Posted by: francescacoviello | September 9, 2010

La Prima Settimana.

The first week of school is finally in session, as I try to blend into my new environment. Hurrying to my class yesterday, I could barely move through the crowd. The hustle and bustle of the city is somewhat comforting because it reminds me of home, but it’s more reminiscent of the places I avoid – like being stuck in Times Square. There are so many clueless people touring through the sites, which tempted me  (on several occasions) to yell “MI SCUSA! OUTTA MY WAY, YOU’RE MAKING ME LATE FOR CLASS!” I definitely ruined over a dozen photo-ops, frantically maneuvering in front of foreign camera lenses. So instead, I just held my breath. As much as I wanted to announce that I actually have somewhere to be, I decided not to because I would likely be yelling at one of “my people.” I can navigate around the city without a map, yet I still feel like a visitor. Thankfully, tourist season should be coming to an end soon and I will be able to camouflage more confidently. Today was rainy and miserable, which makes the chaos in the streets a lot less fun. Involuntarily clinking umbrellas with every passerby, I’d much rather be clinking wine glasses inside.

I found shelter at a cafe to dry off. Farfalle pasta (meaning butterfly, but known as bow-tie in the states) with pesto, string beans & potatoes for lunch, washed down by acqua gassata (fizzy water). Other than gnocchi, I had never eaten potati with my pasta. It was tasty, and a proactive way to experiment prior to my food writing class. The man who served my pasta pinched my cheek (FACE – Italian men are much less inappropriate than I anticipated… so far), and asked if I had come from Connecticut. He was almost accurate. Clearly I am American, but no one has ever assumed that I’m from a particular region – other than being shocked to learn that I’m a ‘Lawnguylander’ with my not-so-harsh accent.  I often sit alone to eat and absorb the noise around me. I don’t mind eating alone, I actually enjoy it and I appreciate the stares I get from people who must think I’m lonely or weird. Oh well.

The other day I sat at a cafe next to the Duomo (in my neighborhood) and had a big salad with arugula, tomato, mozzarella bread, and “Eat, Pray, Love.” I know, I know, it’s super cliche of me – but I can’t help being interested in learning about how other’s experience EATaly. While reading about the author’s desire to speak Italian, I was hearing it all around me, which was a bit distracting but extremely cool & fascinating. Although I was visualizing Rome, I could still relate – especially with the philosophy about being on a No Carb Left Behind tour. My diet is on point, making sure I get a healthy serving (or more) of pasta every day! Upon completing the chapter about having a relationship with pizza, I paid my bill and walked a few streets to my Italian class – perfetto.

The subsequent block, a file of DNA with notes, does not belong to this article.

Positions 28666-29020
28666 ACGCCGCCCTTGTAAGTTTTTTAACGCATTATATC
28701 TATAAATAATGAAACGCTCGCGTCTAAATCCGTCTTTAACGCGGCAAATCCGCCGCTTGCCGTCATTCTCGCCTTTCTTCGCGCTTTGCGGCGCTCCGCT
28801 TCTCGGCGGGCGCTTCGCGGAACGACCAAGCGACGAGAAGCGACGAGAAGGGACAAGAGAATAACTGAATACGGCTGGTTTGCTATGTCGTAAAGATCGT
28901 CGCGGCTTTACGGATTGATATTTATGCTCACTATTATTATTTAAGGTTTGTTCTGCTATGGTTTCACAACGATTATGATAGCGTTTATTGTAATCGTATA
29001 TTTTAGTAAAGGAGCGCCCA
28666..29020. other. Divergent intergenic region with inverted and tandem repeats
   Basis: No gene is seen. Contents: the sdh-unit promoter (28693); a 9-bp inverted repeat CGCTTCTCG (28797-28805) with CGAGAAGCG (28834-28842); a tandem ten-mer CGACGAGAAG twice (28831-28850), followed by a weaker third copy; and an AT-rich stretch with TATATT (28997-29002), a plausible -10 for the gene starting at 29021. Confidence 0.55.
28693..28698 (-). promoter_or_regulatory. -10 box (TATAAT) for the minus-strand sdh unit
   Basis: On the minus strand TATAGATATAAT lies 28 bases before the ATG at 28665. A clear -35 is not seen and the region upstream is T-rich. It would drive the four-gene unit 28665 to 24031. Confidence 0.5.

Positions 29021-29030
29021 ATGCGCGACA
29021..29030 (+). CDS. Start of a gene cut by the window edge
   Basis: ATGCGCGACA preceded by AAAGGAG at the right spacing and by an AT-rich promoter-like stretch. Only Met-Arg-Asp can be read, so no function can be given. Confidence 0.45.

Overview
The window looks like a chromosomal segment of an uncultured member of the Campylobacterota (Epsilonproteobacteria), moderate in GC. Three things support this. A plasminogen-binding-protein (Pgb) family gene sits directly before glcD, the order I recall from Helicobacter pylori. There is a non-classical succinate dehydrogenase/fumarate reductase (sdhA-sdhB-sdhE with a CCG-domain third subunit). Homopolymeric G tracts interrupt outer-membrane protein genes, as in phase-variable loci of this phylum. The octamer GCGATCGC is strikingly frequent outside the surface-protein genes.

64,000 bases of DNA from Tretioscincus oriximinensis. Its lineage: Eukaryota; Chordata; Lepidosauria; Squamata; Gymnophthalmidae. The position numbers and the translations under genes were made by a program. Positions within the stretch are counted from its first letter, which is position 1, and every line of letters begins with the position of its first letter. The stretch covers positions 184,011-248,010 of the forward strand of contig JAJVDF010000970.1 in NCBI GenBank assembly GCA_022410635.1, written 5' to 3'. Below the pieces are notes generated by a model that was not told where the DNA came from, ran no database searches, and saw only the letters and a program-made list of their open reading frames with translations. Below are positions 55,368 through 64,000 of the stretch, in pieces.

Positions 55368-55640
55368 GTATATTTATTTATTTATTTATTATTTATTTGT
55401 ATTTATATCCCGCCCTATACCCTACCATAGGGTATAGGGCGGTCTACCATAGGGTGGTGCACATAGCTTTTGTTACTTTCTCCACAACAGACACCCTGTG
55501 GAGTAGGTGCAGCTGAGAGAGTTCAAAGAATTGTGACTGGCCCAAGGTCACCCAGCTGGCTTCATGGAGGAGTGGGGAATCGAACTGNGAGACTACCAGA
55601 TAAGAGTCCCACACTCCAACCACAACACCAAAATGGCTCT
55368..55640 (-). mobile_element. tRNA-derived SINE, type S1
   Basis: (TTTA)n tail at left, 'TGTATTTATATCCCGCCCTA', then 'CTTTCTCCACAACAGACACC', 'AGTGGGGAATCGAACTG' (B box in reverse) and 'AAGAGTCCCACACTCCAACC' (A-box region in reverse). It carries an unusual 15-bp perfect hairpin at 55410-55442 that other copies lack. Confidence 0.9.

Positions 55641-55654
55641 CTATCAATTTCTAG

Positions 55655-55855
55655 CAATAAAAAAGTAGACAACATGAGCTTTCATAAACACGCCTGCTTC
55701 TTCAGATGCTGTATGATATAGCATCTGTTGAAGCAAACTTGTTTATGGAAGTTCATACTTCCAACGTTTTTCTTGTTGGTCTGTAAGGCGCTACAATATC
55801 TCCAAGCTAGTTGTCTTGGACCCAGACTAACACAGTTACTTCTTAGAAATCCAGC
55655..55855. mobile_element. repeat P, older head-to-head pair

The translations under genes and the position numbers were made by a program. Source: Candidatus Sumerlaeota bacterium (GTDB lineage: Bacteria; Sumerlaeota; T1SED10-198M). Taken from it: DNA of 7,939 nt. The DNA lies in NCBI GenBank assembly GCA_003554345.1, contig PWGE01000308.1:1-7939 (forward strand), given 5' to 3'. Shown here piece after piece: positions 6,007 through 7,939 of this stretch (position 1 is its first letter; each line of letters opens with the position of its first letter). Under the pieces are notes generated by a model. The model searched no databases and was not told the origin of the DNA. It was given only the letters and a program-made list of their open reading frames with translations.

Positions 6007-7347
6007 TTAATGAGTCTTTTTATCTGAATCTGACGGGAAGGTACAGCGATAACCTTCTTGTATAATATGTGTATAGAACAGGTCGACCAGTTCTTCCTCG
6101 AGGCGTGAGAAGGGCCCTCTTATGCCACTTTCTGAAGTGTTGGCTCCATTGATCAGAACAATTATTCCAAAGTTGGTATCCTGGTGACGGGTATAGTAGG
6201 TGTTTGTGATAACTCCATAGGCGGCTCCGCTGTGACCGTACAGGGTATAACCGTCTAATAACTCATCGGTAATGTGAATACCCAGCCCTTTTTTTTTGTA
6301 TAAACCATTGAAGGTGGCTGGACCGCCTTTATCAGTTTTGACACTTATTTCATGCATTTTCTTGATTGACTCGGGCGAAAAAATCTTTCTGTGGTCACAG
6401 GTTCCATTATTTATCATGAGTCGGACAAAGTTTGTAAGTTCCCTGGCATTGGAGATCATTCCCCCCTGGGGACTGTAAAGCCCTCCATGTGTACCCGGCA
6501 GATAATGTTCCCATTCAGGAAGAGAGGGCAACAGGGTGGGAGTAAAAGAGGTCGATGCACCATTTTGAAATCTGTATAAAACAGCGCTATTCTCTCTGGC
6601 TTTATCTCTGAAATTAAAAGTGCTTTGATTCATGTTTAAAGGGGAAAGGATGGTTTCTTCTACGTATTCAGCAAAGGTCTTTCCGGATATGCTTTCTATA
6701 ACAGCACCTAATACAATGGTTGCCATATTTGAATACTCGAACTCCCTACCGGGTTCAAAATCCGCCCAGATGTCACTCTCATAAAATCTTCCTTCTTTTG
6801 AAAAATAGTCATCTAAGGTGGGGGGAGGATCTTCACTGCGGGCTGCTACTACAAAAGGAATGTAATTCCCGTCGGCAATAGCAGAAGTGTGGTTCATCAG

Another interesting tid-bit about food in Florence… Pizza and gelato can be found on every corner. Similarly to New York, they all claim to be ‘the best’. It’s almost as though gelato and pizza are treated as a separate food groups. For instance, 9:30 in the morning is a completely acceptable time for nutella gelato, apparently it isn’t considered ‘dessert’ here. Same with pizza, I’ve noticed people devouring Pizza way before noon as if it were an egg sandwich. (I really miss big bacon & egg breakfasts. Italians chug cappuccino at a crowded bar and have a pastry on the go). Oh, another crucial fact concerning consumption in Italy – if you want to be characterized as American order espresso or una cafe after 11, and I dare you to drink it while sitting. My evening classes would feel more invigorating with a grande (or venti) iced coffee & two pumps of caramel. But that’s neither here nor there… wait, yes it is, conveniently located at a drive-thru on West Kennedy Boulevard. Mama Mia!

Living in Firenze has already made a huge impact on me. As much as I miss certain conveniences from home, I can live without them. An essential part to studying abroad is to adapt outside of one’s comfort zone, which sometimes entails “doing as the Roman’s do.” Honestly, Italians really know how to make cigarette smoking look good, possibly even sexy like the word: fumare. It’s a European way of life, but no – I will not be adopting that habit here, I’d rather admire from afar where I don’t have to breath in the fumes. Thus far, I appreciate the little bit of Italian musica played, but to my disappointment the most overheard songs are “Party in the U.S.A” and “New York.” I’m pretty sure I am in NOT in A) The U.S.A., B) New York, and C)Definitely not in Kansas anymore. I have some investigating to do in the nightlife department… could have sworn I was in an Ybor city nightclub last weekend. The ‘American girl’ stereotype is held here for a reason, and my plan is to change it. But that can wait – as I have much more important things to do. Like, spend this weekend immersed in the rich landscapes throughout Tuscany. Harvesting grapes in Montepulciano vineyards, eating the famous pecorino cheese from Pienza, and basking on the golden sandy beach of the gulf along the Tuscan coast.

Look forward to upcoming picture postings !

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